fun money: can money buy happiness

Like most people, I have a complicated relationship with money. 

I know I want it. I like using it to buy stuff. I need to work to get it. It’s not always available in the quantities I want.

My most common feelings about spending money have been anxiety, fear, and regret. And I can honestly say that I’ve rarely had fun with it. And since I set out to inject as much fun into every aspect of my life, the topic of ‘fun money’ had to make an appearance at some point.

This year, I wanted to find out (at least for myself), can money buy happiness? What is ‘fun money’? Could I actually have fun spending it? And is it possible to have just as much fun saving it?

Can Money Buy Happiness? 9 Fun Money Tips

Can money buy happiness? Maybe. But I’ve found you need to use it wisely if you want to squeeze the most joy out of it. 

Here are five fun money tips I’ve discovered to help you enjoy your purchases, keep enjoying them long after that initial dopamine hit, and have more fun saving money, too. 

1. Be Intentional: Splurge Vs Save

Money can indeed buy happiness — but not if you’re throwing cash at all the wrong stuff. In the words of Anna Chlumsky’s character in the TV series Inventing Anna, “VIP isn’t always better.” 

Some of the best restaurants are food trucks, you can glean just as much joy in the cheap seats as the box seats, and if you don’t agree with me that cheap champagne has just as many bubbles as the good stuff, you can fight me on it.

Don’t spend just for spending’s sake. Try to figure out why you want the things you do. And for the love of Yves Saint Laurent, don’t let those splurges go to waste. 

What is important to you?

One of my splurges is flying first class or business class.

I don’t do it every time I fly, but I do like to upgrade whenever I’m on a longer flight (more than three hours). 

Flying first class is splurge-worthy to me because I absolutely hate flying. And as someone that used to travel full-time, I’ve done my share of it. When I’m in first class, I actually enjoy the flight. 

And total disclosure, I very rarely pay full-price for first-class, anyway. 

I do travel hacking (taking advantage of credit card welcome bonuses) to get “free” first-class and business-class flights. Sometimes I pay for an upgrade after I’ve purchased an economy flight, but I very rarely pay more than $100 for the upgrade. 

Can money buy happiness? When it comes to first-class travel, I would say absolutely, yes.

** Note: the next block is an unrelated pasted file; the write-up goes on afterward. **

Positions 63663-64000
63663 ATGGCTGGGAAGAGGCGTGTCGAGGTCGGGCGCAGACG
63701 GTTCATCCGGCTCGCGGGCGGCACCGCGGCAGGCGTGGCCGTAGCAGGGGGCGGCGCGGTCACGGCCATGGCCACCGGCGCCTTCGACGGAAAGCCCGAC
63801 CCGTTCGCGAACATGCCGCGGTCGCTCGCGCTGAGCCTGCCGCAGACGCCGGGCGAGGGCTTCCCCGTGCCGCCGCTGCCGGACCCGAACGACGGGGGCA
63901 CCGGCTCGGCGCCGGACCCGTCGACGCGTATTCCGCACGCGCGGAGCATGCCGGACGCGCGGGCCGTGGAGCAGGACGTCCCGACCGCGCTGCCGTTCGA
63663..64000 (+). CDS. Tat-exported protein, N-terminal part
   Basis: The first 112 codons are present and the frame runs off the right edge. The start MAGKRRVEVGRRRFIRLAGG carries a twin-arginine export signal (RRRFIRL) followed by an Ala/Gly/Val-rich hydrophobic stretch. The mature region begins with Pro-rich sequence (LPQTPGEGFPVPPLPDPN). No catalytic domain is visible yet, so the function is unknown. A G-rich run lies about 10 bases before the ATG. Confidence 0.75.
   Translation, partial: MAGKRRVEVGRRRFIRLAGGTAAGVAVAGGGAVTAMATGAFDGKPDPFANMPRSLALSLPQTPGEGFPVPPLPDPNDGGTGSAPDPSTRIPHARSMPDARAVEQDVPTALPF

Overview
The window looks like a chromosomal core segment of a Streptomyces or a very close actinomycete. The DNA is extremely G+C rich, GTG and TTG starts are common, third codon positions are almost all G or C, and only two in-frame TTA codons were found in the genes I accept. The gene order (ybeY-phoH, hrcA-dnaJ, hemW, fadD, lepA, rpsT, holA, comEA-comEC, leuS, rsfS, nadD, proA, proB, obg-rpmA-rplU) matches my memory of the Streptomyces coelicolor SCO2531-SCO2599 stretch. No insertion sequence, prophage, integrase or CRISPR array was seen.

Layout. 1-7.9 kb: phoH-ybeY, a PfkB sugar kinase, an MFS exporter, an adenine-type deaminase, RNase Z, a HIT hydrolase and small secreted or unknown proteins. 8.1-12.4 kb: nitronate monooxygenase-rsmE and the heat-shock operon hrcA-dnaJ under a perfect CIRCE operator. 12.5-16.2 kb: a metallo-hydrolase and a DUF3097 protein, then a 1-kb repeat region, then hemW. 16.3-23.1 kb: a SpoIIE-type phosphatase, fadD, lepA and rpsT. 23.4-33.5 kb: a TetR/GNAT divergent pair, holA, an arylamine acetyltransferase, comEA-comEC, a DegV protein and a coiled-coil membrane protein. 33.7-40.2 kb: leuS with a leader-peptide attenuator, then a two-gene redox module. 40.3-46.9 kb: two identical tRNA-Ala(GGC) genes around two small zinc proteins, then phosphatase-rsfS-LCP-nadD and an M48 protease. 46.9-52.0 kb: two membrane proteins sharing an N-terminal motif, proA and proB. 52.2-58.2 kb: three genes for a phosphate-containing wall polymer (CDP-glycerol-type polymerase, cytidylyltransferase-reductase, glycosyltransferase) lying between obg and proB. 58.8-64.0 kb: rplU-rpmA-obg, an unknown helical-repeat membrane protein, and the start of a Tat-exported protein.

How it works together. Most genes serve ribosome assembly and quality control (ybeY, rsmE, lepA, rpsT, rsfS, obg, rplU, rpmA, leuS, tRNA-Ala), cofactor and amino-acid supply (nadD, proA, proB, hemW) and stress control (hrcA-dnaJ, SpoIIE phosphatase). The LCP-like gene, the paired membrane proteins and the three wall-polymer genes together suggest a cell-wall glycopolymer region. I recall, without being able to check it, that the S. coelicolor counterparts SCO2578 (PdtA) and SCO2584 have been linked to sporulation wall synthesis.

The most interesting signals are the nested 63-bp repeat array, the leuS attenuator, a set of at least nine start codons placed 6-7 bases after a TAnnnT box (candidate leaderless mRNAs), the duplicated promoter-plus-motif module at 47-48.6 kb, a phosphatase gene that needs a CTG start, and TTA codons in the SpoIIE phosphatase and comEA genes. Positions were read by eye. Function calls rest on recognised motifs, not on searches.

Don’t know what’s important to you? Try a financial fast or spending fast to find out!

How will this make me feel?

This is another way of asking yourself why a splurge is important to you. 

It’s so easy to just want to buy splurge-worthy stuff because we see other people enjoying it (and because of the all-knowing, all-seeing power of marketing). But not all splurges are made equally.

Some “splurges” can indeed bring us happiness and some can even backfire on us, leaving us languishing even more than before. 

Buying a yacht might seem like a fun idea at the time (side note, no I haven’t bought one or rented one or even been on a private one before, so I’m not speaking from experience). But the reality might not be as good as the fantasy sounds.

Why do you want the yacht? How will it make you feel? 

Maybe you have the means and want to treat your friends (who might not be able to afford such a luxury). Maybe your family loves water sports and buying a yacht would be a great investment because it means spending more time together. Maybe you just freakin’ love boats and being on the water every summer. 

But you might also end up spending your entire splurge budget (or more if you’re financing it) only to find that it costs too much to operate regularly, people only want to hang out with you because of your boat, your family isn’t as appreciative as you thought, or you don’t have enough time to enjoy it.

Maybe what you really wanted was more time with your friends and family — which you could have in other ways.

I’ve tried to create a “first-class” flying experience in coach. Trust me. It can’t be done. You can’t bring your own cutlery on the plane, flight attendants need to cater to other passengers, and no matter how hard I’ve tried, those seats just don’t lie flat. 

The amount of money I’m spending on a first or business class upgrade is worth the splurge, and I can’t get what I want (a comfortable long-haul flight) without it.

Is there a way to get what you want without paying a small fortune? Or is the splurge truly worthy of its pricetag?